• Service Oriented Wireless Sensor Network

    Author:
    Carolyn Ortega
    Year of Dissertation:
    2013
    Program:
    Computer Science
    Advisor:
    Theodore Brown
    Abstract:

    Quality of service (QoS) applications and network lifetime management are key challenges in Wireless Sensor Networks (WSNs). Service-level guarantees that are achievable in Service Oriented Architecture (SOA) can ensure reliability, availability and overall usability in any application. How to create the necessary structure to implement SOA in a WSN to achieve the required levels of quality of service is still a research topic. The SOA paradigm provides the methodology to improve these qualities in WSNs. We present a strategy that uses sensors in a cluster and dynamic service selection to achieve higher levels in quality of service for WSNs, while preserving network lifetime. The realization of these strategies will be achieved through a SOA middleware layer in the WSN. The concept of SOA dynamic service selection is transformed so that it can be applied to WSNs. The transformation requires that we equate a service in SOA to functions that are performed in a WSN. In our architecture, a service or function will be achieved through a group of sensors called a sensor cluster. Quality metrics will be captured at the sensor cluster level each time it is executed within the WSN. We present sensor cluster selection algorithms that will determine the most effective and efficient sensor clusters to participate in a composite function plan. The sensor cluster selection algorithms guarantee a minimum level of quality by selecting services that meet a client's quality constraints while taking into account the network routing requirements to achieve the operation in the shortest amount of time utilizing the least amount of energy. Additionally, we present methods for implementing service selection using the multiple choice, multiple dimension knapsack (MMKP) algorithm within a composite function that has complex workflow. We make use of the WSN's MMKP selection algorithm using dynamic programming as a proof of concept to demonstrate that there is a significant improvement in the energy utilization, network lifetime and overall quality.

  • SOME ENHANCEMENT METHODS FOR BACKTRACKING-SEARCH IN SOLVING MULTIPLE PERMUTATION PROBLEMS

    Author:
    Tayfun Pay
    Year of Dissertation:
    2015
    Program:
    Computer Science
    Advisor:
    James Cox
    Abstract:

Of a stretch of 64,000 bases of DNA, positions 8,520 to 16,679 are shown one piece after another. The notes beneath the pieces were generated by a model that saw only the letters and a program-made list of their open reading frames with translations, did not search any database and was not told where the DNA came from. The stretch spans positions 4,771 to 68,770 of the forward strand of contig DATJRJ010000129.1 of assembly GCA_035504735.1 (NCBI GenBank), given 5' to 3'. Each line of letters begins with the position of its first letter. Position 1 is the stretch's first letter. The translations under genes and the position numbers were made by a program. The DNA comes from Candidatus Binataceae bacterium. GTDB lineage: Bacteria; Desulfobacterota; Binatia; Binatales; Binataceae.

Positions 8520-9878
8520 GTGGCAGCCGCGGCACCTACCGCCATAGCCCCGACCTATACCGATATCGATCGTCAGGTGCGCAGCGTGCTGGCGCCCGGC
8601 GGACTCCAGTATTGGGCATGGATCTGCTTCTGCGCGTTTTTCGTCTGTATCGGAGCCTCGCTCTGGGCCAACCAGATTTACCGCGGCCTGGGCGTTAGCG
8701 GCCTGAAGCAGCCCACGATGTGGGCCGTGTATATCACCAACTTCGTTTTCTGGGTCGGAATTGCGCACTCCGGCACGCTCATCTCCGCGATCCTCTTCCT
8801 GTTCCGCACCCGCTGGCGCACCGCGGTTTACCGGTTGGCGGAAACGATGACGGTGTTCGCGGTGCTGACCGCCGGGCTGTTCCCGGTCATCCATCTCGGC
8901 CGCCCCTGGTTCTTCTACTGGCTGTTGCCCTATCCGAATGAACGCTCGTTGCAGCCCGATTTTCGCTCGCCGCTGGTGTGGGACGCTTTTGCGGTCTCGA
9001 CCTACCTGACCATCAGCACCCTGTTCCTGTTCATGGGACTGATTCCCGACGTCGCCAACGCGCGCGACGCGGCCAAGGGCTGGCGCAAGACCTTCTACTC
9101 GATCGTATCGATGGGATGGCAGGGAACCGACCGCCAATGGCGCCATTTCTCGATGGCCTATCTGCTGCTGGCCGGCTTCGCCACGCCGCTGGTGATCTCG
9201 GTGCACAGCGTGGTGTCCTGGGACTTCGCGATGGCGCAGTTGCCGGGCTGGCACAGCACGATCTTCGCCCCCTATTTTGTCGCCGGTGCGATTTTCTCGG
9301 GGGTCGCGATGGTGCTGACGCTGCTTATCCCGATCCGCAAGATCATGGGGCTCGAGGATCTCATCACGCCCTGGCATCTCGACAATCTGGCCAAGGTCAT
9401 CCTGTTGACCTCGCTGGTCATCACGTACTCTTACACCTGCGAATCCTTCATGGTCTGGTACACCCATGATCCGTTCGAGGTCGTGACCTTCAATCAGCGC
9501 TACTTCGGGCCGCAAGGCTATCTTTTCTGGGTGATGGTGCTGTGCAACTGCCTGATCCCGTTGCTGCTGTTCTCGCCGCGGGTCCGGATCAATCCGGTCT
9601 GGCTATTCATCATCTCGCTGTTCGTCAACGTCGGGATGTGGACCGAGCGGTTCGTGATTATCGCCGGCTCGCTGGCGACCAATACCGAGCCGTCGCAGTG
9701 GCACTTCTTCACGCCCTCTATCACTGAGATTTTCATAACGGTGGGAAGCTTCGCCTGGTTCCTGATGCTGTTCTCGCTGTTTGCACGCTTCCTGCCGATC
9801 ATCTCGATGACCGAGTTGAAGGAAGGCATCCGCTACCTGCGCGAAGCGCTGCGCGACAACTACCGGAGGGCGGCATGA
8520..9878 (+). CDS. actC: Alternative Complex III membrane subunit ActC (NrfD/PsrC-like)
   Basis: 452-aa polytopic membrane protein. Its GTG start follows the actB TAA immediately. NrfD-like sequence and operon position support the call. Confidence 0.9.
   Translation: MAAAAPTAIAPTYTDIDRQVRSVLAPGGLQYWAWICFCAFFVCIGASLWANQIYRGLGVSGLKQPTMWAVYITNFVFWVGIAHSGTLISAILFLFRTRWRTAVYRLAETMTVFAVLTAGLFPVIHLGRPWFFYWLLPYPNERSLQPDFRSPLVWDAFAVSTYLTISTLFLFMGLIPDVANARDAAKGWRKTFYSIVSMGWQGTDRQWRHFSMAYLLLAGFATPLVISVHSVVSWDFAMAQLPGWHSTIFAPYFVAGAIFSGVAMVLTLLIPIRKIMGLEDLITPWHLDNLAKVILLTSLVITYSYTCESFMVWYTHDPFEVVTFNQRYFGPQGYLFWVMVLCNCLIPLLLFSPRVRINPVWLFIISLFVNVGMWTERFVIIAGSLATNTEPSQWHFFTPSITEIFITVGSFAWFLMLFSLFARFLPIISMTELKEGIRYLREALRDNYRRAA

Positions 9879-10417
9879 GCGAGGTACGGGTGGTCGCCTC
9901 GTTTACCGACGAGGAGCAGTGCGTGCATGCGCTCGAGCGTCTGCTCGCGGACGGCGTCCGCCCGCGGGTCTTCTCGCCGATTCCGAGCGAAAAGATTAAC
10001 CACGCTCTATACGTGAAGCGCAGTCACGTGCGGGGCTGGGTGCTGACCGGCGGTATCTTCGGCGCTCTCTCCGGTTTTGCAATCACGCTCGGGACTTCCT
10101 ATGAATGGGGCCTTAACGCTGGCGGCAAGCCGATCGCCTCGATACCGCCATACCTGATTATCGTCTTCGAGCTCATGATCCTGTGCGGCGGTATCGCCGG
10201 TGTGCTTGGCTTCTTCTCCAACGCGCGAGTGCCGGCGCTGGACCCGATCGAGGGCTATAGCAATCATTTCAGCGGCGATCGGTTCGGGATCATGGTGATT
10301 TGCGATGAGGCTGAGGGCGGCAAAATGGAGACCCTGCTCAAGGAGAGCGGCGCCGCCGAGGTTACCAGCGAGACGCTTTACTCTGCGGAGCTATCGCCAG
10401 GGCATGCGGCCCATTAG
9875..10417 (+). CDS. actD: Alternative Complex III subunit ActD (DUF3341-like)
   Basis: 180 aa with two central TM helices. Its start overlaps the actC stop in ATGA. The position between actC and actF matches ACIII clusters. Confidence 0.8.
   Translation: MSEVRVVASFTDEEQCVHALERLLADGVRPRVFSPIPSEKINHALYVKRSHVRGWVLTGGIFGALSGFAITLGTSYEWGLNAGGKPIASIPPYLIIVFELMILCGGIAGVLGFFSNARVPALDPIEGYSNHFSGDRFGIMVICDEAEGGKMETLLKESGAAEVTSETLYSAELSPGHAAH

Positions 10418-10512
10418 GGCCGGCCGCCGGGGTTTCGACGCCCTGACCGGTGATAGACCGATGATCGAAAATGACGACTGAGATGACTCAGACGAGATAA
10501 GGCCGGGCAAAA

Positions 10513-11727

In this dissertation, we present some enhancement methods for backtracking-search in solving multiple permutation problems. Some well-known NP-complete multiple permutation problems are Quasigroup Completion Problem and Sudoku. Multiple permutation problems have been getting a lot of attention in the literature in the recent years due to having a highly structured nature and being a challenging combinatorial search problem. Furthermore, it has been shown that many real-world problems in scheduling and experimental design take the form of multiple permutation problems. Therefore, it has been suggested that they can be used as a benchmark problem to test various enhancement methods for solving constraint satisfaction problems. Then it is hoped that the insight gained from studying them can be applied to other hard structured as well as unstructured problems. Our supplementary and novel enhancement methods for backtracking-search in solving these multiple permutation problems can be summarized as follows: We came up with a novel way to encode multiple permutation problems and then we designed and developed an arc-consistency algorithm that is tailored towards this modeling. We implemented five versions of this arc-consistency algorithm where the last version eliminates almost all of the possible propagation redundancy. Then we introduced the novel notion of interlinking dynamic variable ordering with dynamic value ordering, where the dynamic value ordering is also used as a second tie-breaker for the dynamic variable ordering. We also proposed the concept of integrating dynamic variable ordering and dynamic value ordering into an arc-consistency algorithm by using greedy counting assertions. We developed the concept of enforcing local-consistency between variables from different redundant models of the problem. Finally, we introduced an embarrassingly parallel task distribution process at the beginning of the search. We theoretically proved that the limited form of the Hall's theorem is enforced by our modeling of the multiple permutation problems. We showed with our empirical results that the ``fail-first" principle is confirmed in terms of minimizing the total number of explored nodes, but is refuted in terms of minimizing the depth of the search tree when finding a single solution, which correlates with previously published results. We further showed that the performance (total number instances solved at the phase transition point within a given time limit) of a given search heuristic is closely related to the underlying pruning algorithm that is being employed to maintain some level of local-consistency during backtracking-search. We also extended the previously established hypothesis, which stated that the second peak of hardness for NP-complete problems is algorithm dependent, to second peak of hardness for NP-complete problems is also search-heuristic dependent. Then we showed with our empirical results that several of our enhancement methods on backtracking-search perform better than the constraint solvers MAC-LAH and Minion as well as the SAT solvers Satz and MiniSat for previously tested instances of multiple permutation problems on these solvers.